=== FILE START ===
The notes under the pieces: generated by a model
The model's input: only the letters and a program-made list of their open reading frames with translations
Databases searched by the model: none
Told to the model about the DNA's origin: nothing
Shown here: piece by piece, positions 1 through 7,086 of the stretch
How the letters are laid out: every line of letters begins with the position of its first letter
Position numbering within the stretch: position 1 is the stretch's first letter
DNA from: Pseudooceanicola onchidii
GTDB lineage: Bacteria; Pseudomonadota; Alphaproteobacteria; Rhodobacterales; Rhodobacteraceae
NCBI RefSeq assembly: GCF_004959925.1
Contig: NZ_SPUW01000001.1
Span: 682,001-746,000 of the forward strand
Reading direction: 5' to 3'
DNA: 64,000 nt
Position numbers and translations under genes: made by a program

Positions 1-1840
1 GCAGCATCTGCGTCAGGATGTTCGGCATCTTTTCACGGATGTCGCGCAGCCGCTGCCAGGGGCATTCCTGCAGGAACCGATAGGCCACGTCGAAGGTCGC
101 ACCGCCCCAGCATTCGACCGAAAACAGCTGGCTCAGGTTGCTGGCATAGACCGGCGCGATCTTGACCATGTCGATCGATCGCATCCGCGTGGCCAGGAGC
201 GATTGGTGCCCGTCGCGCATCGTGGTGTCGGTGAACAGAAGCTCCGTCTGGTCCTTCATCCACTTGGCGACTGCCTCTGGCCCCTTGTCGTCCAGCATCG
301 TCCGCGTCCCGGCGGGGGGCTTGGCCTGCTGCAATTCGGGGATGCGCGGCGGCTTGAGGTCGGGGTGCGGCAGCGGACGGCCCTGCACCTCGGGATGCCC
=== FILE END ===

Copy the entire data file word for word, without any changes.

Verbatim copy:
The notes under the pieces: generated by a model
The model's input: only the letters and a program-made list of their open reading frames with translations
Databases searched by the model: none
Told to the model about the DNA's origin: nothing
Shown here: piece by piece, positions 1 through 7,086 of the stretch
How the letters are laid out: every line of letters begins with the position of its first letter
Position numbering within the stretch: position 1 is the stretch's first letter
DNA from: Pseudooceanicola onchidii
GTDB lineage: Bacteria; Pseudomonadota; Alphaproteobacteria; Rhodobacterales; Rhodobacteraceae
NCBI RefSeq assembly: GCF_004959925.1
Contig: NZ_SPUW01000001.1
Span: 682,001-746,000 of the forward strand
Reading direction: 5' to 3'
DNA: 64,000 nt
Position numbers and translations under genes: made by a program

Positions 1-1840
1 GCAGCATCTGCGTCAGGATGTTCGGCATCTTTTCACGGATGTCGCGCAGCCGCTGCCAGGGGCATTCCTGCAGGAACCGATAGGCCACGTCGAAGGTCGC
101 ACCGCCCCAGCATTCGACCGAAAACAGCTGGCTCAGGTTGCTGGCATAGACCGGCGCGATCTTGACCATGTCGATCGATCGCATCCGCGTGGCCAGGAGC
201 GATTGGTGCCCGTCGCGCATCGTGGTGTCGGTGAACAGAAGCTCCGTCTGGTCCTTCATCCACTTGGCGACTGCCTCTGGCCCCTTGTCGTCCAGCATCG
301 TCCGCGTCCCGGCGGGGGGCTTGGCCTGCTGCAATTCGGGGATGCGCGGCGGCTTGAGGTCGGGGTGCGGCAGCGGACGGCCCTGCACCTCGGGATGCCC